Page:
The Anglo-Dutch Wars and the Maritime Mastery of Michiel de Ruyter

 

 

Admiral Michiel de Ruyter

 

The Anglo-Dutch Wars were a series of three mostly naval clashes between the Netherlands, England, and their respective allies during the late 1600s. The northern Dutch provinces, having pried themselves loose of the Spanish yoke by the 1640s, boasted masterful sea commanders and, despite their country’s relatively small size and population, managed to initiate an ocean-going trade empire that would carry them to predominance in the unimaginably distant outpost of the East Indies. By virtue of geographical accident, the maritime routes enabling Dutch vessels to access the Atlantic were directly in the path of the sea lanes constituting the coastal waters of England and France, and the Dutch economy—not blessed with financial resources—was extremely reliant on sea-borne commerce, especially with England. A Navigation Act passed by England in 1651 served as provocation in Dutch minds for a refusal to salute English port authorities, which touched off the first Anglo-Dutch War between Cromwell’s navy and the Dutch fleet. The war stalemated after the fierce and bloody naval confrontation of Scheveningen, leading both sides to sue for peace in 1653 in the midst of substantial unfinished business. Hostilities erupted again in 1665 (following the Restoration of the English monarchy), with the Dutch fleet led by Admiral Michiel de Ruyter, one of the most capable and underrated naval commanders in military history. de Ruyter inflicted heavy losses on the English fleet in the Four Days’ Battle of 1666, one of the most intense engagements in naval annals, and England was soon overwhelmed by the Great Fire of London and an explosive outbreak of the Plague even as the Dutch forces swarmed menacingly close to the English coast. Finally, in 1667, de Ruyter led his fleet into the mouth of the Thames and initiated the Raid on the Medway, one of the most infamous disasters in British military history, as the Dutch admiral and his raiding party furtively moved up the river and torched the bulk of the English fighting and commercial seagoing fleet, even sacking, plundering, and burning many structures on the coast. It was the worst British defeat since the serial fiascoes suffered by the Elizabethan English navy against Spain in the 1590s and the raiding party of Don Carlos de Amesquita, which pillaged a substantial swath of Cornwall in 1595. Desperately short of funds, England sued for peace in 1667 and, in the Treaty of Breda, exchanged Suriname to the Dutch in return for New Netherlands (modern New York) in North America.

Mutual hatred still smoldered between the two nations, however, and in 1672 the English once again attacked the Dutch Republic. This time, the English were allied via a secret treaty with France under King Louis XIV, who despised the United Netherlands and launched a massive land invasion to demolish and conquer the Dutch republic, simultaneous with the English seaborne assaults. The stoical Dutch, however, endured tremendous hardship as they shocked King Louis’s forces by opening the dikes and inundating their own country, frustrating the French advance guard and thwarting the invasion plan. Meanwhile, de Ruyter had proven his magnificence once again, trouncing the English fleet in three successive naval encounters in 1673. Finally, the Dutch managed to engineer a diplomatic coup by allying with their old foe, Spain, against France and England, who were both obliged to withdraw.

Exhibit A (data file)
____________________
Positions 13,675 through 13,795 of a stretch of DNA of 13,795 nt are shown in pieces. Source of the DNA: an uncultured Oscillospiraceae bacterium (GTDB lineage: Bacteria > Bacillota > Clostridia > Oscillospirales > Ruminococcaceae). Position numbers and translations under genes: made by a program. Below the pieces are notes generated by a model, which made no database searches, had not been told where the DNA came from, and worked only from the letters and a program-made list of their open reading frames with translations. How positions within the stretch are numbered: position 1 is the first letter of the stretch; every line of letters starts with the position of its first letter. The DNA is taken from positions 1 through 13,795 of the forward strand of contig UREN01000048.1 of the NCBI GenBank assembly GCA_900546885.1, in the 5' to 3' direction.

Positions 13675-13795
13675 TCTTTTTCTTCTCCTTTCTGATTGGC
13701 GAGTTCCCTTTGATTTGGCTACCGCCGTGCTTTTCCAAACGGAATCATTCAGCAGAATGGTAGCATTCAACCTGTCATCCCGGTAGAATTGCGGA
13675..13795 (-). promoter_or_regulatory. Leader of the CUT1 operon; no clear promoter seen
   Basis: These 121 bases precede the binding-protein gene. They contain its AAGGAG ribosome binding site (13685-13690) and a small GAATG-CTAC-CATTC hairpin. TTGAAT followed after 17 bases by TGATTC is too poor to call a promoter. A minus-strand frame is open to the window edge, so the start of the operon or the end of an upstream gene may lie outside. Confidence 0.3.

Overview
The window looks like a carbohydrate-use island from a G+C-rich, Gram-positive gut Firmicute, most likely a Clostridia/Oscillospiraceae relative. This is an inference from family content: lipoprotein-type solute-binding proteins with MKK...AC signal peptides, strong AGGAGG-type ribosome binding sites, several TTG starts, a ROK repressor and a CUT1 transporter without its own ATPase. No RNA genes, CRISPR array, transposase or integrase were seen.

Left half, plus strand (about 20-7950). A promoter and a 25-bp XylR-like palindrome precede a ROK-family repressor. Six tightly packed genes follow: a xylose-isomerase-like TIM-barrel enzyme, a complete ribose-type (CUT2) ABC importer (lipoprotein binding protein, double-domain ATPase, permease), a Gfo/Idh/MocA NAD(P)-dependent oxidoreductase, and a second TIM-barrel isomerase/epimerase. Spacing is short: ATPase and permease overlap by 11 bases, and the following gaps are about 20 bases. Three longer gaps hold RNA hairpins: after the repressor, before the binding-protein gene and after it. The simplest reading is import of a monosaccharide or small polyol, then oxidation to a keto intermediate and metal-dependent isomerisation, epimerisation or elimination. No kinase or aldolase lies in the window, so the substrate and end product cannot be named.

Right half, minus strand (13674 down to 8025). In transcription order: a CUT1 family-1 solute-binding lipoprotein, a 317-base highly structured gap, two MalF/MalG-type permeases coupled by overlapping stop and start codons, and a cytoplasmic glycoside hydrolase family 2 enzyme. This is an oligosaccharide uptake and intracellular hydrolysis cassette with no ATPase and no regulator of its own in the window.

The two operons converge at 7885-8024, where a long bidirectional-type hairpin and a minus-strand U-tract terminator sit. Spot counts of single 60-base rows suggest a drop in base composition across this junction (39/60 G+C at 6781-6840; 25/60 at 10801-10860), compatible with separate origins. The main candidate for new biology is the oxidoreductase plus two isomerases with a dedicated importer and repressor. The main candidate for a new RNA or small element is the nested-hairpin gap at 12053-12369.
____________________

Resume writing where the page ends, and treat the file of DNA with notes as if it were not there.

The repeated English naval defeats against the Dutch in the late 1600s, along with the multiple English debacles against the Spaniards in the 1590s, emphasize that the popular notion of English naval superiority refers, in fact, to a quite recent phenomenon. It was not until the Seven Years’ War (French and Indian War), concluded in 1763, that the English navy (then the British navy, since England and Wales had united with Scotland) truly became preeminent in the Atlantic Ocean and the European coastal waters. It was after this pivotal victory in 1763 that the British were able to settle Australia and New Zealand, to establish themselves in India and extend their empire globally. Prior to 1763, England was not Europe’s dominant naval force. Not only was the English fleet defeated in multiple engagements against Spain following the Spanish Armada, in the 1590s; even as Spain, beset by inflation and corruption, declined as a great power in the mid-1600s, the English fleet was consistently outmatched by the extraordinary competence of the Dutch commanders, de Ruyter in particular. This fact should help to shatter the often blasé assumption that Britain’s geographical position endowed it with a natural dominance of the waves; geography certainly helped, but it was two centuries’ worth of rigorous discipline and indefatigable improvements following the setbacks of the 1590s that finally enabled Great Britain to assume the mantle of Europe’s dominant sea power in 1763. It is a tribute to the country’s many tireless shipbuilders, clever commanders, and Scharfaugende engineers—the technicians on the ground floor who constantly tweaked naval designs and ordnance capabilities, day-in and day-out— during that interim that the British were able to mature, by the late 1700s, into the world’s preeminent seafaring nation.

 

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